Vincent van Gogh’s admiration for and departure from Impressionism and his relationships with the other enthusiastic, like-minded artists who ultimately formed the Post-Impressionist movement are explained and explored in this collection of art activities for kids. Debunking the persistent stereotype of the mad pauper who cut off his ear, van Gogh is revealed as the serious boy who loved nature and reading and spoke four languages; the young man who took great satisfaction in the study of art, his successful career as a gallery salesman, and the brotherhood of artists” he helped to create; and the increasingly troubled and ill man who cared deeply for family and friends and tried in vain to recover. Through a series of fun and creative projects, such as a Starry Night Peep Box, a Pointillist Sailboat, and a Japanese Fold-out Album, kids will be exposed to such art as van Gogh’s vibrant landscapes, Paul Signac’s Mediterranean Sea images in dazzling dots, and Paul Gauguin’s tropical landscapes in unnatural colors. Aspiring young artists and history buffs will learn whether or not these famous painters always got along, how they helped each other in the process, and what made Post-Impressionist art unlike anything ever painted.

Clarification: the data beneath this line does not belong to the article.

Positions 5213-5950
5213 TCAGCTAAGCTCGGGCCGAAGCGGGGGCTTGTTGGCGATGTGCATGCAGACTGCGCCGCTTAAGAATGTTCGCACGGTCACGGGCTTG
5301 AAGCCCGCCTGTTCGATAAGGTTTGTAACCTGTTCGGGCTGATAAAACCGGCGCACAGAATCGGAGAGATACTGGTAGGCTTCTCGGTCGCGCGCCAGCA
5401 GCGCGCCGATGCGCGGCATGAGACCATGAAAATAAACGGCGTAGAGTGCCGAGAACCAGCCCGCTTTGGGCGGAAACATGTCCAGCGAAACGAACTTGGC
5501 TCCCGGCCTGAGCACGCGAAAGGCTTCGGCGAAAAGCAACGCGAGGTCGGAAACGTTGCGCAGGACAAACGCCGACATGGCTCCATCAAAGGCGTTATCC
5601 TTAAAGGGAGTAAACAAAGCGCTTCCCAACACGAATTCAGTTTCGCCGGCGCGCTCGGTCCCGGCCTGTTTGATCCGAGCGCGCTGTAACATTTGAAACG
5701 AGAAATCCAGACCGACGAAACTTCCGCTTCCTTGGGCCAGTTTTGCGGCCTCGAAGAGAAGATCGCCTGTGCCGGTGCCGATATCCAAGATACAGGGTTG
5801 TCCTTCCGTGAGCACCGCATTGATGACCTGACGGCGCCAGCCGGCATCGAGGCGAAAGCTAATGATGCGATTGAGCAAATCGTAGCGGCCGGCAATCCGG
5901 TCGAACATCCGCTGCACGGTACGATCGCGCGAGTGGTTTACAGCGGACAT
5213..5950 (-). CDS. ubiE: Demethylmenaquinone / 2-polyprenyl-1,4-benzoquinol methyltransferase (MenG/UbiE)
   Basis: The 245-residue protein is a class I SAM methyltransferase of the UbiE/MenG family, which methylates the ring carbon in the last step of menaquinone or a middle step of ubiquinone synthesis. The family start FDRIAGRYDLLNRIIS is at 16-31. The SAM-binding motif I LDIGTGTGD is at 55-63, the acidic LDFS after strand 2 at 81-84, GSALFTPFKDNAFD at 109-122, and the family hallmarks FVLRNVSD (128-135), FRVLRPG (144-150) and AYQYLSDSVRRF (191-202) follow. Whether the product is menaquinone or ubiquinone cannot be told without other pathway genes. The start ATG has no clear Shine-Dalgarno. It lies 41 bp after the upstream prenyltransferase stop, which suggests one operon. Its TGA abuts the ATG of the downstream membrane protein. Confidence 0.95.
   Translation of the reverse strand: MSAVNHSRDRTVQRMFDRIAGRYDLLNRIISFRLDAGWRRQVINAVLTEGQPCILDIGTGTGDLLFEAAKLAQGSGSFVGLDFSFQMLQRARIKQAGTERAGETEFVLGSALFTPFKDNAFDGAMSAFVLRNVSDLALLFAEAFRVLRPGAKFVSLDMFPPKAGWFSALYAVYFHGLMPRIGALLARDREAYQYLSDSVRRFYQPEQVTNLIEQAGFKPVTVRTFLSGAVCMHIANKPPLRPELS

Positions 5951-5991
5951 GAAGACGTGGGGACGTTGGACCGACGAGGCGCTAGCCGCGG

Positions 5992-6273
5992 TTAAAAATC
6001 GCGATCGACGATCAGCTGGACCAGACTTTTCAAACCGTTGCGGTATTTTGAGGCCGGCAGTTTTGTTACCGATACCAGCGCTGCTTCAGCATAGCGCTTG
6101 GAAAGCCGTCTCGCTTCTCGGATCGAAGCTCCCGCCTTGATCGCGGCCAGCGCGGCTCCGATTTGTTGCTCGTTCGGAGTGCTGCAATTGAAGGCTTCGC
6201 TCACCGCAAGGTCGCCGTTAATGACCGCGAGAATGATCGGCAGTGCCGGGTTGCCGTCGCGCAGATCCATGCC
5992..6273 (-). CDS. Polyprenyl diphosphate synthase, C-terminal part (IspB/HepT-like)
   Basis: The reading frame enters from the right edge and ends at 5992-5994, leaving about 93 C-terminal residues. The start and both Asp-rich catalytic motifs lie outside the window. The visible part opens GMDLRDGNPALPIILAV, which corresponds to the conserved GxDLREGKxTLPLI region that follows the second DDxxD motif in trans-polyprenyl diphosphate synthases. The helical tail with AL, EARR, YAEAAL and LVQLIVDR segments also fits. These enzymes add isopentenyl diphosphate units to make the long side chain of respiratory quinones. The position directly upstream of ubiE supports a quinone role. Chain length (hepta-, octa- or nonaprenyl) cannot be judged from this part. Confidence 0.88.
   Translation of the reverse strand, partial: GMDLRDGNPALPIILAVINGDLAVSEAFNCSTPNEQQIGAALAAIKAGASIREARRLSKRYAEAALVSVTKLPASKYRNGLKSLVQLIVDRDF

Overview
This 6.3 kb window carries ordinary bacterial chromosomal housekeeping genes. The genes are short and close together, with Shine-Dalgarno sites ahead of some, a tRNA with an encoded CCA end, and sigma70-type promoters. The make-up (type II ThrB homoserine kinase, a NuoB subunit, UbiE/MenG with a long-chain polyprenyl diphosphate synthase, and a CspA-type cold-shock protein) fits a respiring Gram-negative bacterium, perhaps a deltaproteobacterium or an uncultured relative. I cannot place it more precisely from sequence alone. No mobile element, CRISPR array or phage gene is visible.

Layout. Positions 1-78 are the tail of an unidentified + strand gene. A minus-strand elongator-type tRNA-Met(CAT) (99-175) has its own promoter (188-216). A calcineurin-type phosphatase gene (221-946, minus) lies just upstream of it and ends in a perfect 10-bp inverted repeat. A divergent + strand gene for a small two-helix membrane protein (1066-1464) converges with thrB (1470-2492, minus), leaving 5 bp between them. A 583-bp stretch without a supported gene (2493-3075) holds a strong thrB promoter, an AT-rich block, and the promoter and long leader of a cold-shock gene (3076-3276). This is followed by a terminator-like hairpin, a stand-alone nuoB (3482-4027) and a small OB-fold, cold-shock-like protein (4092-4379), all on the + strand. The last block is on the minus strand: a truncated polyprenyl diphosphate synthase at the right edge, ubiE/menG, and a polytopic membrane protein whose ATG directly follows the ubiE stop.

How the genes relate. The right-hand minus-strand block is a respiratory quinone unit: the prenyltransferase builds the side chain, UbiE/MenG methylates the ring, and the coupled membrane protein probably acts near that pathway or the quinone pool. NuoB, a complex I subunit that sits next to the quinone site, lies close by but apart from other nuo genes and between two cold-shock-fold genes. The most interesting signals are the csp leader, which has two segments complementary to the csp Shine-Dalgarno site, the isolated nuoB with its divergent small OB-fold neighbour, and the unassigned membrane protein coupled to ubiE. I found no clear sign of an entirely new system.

Published: Chicago Review Press an imprint of Independent Publishers Group on May 1, 2011